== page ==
“Some people imagine that there’s a thing that takes part in human decision making called free will. They say that while our actions are certainly influenced by our past experience, and by desires which we haven’t chosen, free will ultimately decides what to do with these inputs—it decides whether or not to follow the path pointed to by our experience and desires or to veto that course of action and settle on another.

If this is really the case, on what basis does this free will choose whether or not to ‘take control’? And when it does take control, how does it decide what to do?

It certainly can’t be reaching its decisions according to our desires or past experience, because these factors are already represented by the ‘non-free’ part of our will. Free will, to earn its keep, must be operating differently. So what’s left as a basis for the decisions of free will? Maybe free will acts at random, but surely if that’s the case then it doesn’t seem to deserve to be called free at all.

February 26th, 2014

The Atheist Argument from Fine-Tuning is too Coarse

by Max Andrews

Believe it or not an atheist friend of mine has presented an argument from fine-tuning to demonstrate that God doesn’t exist. I think there are several different problem with the argument but I’ll be as charitable as possible to my anonymous friend @SkepticismFirst (SF).

Fine-tuning is something I’ve invested quite a bit of research in. My MA (philosophy) thesis was on the Fine-Tuning of Nomic Behavior in Multiverse Scenarios and I’m continuing that research right now in my PhD (University of Edinburgh). So, I’ve written quite extensively on this issue. Here are a few links to get the fine-tuning argument presented by the proponents of fine-tuning:

November 29th, 2013

Would Multiple Universes Rule Out Fine-Tuning?

by Max Andrews

The multiverse hypothesis is the leading alternative to the competing fine-tuning hypothesis.  The multiverse dispels many aspects of the fine-tuning argument by suggesting that there are different initial conditions in each universe, varying constants of physics, and the laws of nature lose their known arbitrary values; thus, making the previous single-universe argument from fine-tuning incredibly weak.  There are four options for why a fine-tuning is either unnecessary to invoke or illusory if the multiverse hypothesis is used as an alternative explanans. Fine-tuning might be (1) illusory if life could adapt to very different conditions or if values of constants could compensate each other. Additionally, (2) it might be a result of chance or (3) it might be nonexistent because nature could not have been otherwise.  With hopes of discovering a fundamental theory of everything all states of affairs in nature may perhaps be tautologous.  Finally, (4) it may be a product of cosmic Darwinism, or cosmic natural selection, making the measured values quite likely within a multiverse of many different values. In this paper I contend that multiverse scenarios are insufficient in accounting for the fine-tuning of the laws of nature and that physicists and cosmologists must either accept it as a metaphysical brute fact or seriously entertain the hypothesis of a fine-tuner.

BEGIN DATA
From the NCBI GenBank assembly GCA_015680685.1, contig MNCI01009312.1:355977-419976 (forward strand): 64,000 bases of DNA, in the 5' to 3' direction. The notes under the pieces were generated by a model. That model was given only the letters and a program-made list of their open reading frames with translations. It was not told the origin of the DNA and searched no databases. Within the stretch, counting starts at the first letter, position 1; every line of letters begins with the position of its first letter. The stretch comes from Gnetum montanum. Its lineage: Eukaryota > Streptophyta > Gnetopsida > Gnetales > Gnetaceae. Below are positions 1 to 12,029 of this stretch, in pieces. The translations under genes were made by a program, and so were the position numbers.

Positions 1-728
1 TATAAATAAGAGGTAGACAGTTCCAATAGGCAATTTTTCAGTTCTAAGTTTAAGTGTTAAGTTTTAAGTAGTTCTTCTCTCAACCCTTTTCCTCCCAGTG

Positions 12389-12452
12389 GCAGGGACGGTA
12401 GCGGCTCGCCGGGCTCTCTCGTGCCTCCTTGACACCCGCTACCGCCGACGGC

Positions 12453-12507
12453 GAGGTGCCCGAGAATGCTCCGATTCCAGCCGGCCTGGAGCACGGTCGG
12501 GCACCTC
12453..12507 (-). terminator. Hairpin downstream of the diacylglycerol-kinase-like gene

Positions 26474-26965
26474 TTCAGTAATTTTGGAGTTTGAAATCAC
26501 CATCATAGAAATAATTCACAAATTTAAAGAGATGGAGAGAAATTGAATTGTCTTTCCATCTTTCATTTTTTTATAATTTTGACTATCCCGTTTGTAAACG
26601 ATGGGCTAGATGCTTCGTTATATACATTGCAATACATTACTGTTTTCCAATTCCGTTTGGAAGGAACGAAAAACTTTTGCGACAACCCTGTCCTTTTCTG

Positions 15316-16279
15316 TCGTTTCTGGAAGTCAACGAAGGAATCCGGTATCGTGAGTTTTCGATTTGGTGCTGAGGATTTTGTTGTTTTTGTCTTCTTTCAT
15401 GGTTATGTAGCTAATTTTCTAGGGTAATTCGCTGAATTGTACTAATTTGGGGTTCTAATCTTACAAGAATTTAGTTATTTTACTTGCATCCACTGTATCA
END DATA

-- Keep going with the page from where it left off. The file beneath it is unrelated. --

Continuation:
I.  Outlining the Multiverse Hierarchy

Contemporary physics seem to indicate that there are good reasons, theoretically and physically, for the postulation a plurality of worlds.  This concept has come to be understood as the multiverse.  The multiverse is not monolithic, but it is modeled after the contemporary understanding of an inflationary model of the beginning of this universe.  Max Tegmark has championed the field of precision cosmology and has proposed the most prominent versions of the multiverse.[1]  Tegmark has made a four-way distinction in classifying these models.

November 25th, 2013

Might Some of Doctor Who actually be Possible?

by Max Andrews

The following is an article my PhD mentor, Alasdair Richmond, wrote for The Conversation

____

As Doctor Who’s 50th anniversary looms, time travel is everywhere – on the screen, at least. Famously, the Doctor can whizz through the years using a “dimensionally transcendental” machine, the TARDIS, and make changes to the past as and when he likes. But what is time travel – and how much of “Doctor Who” might really be possible?

A handy definition of time travel comes from philosopher David Lewis. Lewis says time travel involves a journey having different durations viewed from outside (in “external time”) or from inside (in “personal time”). Suppose you spend five minutes travelling aboard your machine, as measured by (e.g.) your watch and your memories. On arrival, you find 150 years have elapsed in the outside world. Congratulations, you have time-travelled. Five minutes of your personal time has covered 150 years of external time.

November 17th, 2013

A Theological Argument for Many Worlds

by Max Andrews

The following is the abstract to Don Page’s paper, “A Theological Argument for an Everett Multiverse.”

Science looks for the simplest hypotheses to explain observations. Starting with the simple assumption that {\em the actual world is the best possible world}, I sketch an {\it Optimal Argument for the Existence of God}, that the sufferings in our universe would not be consistent with its being alone the best possible world, but the total world could be the best possible if it includes an omnipotent, omniscient, omnibenevolent God who experiences great value in creating and knowing a universe with great mathematical elegance, even though such a universe has suffering.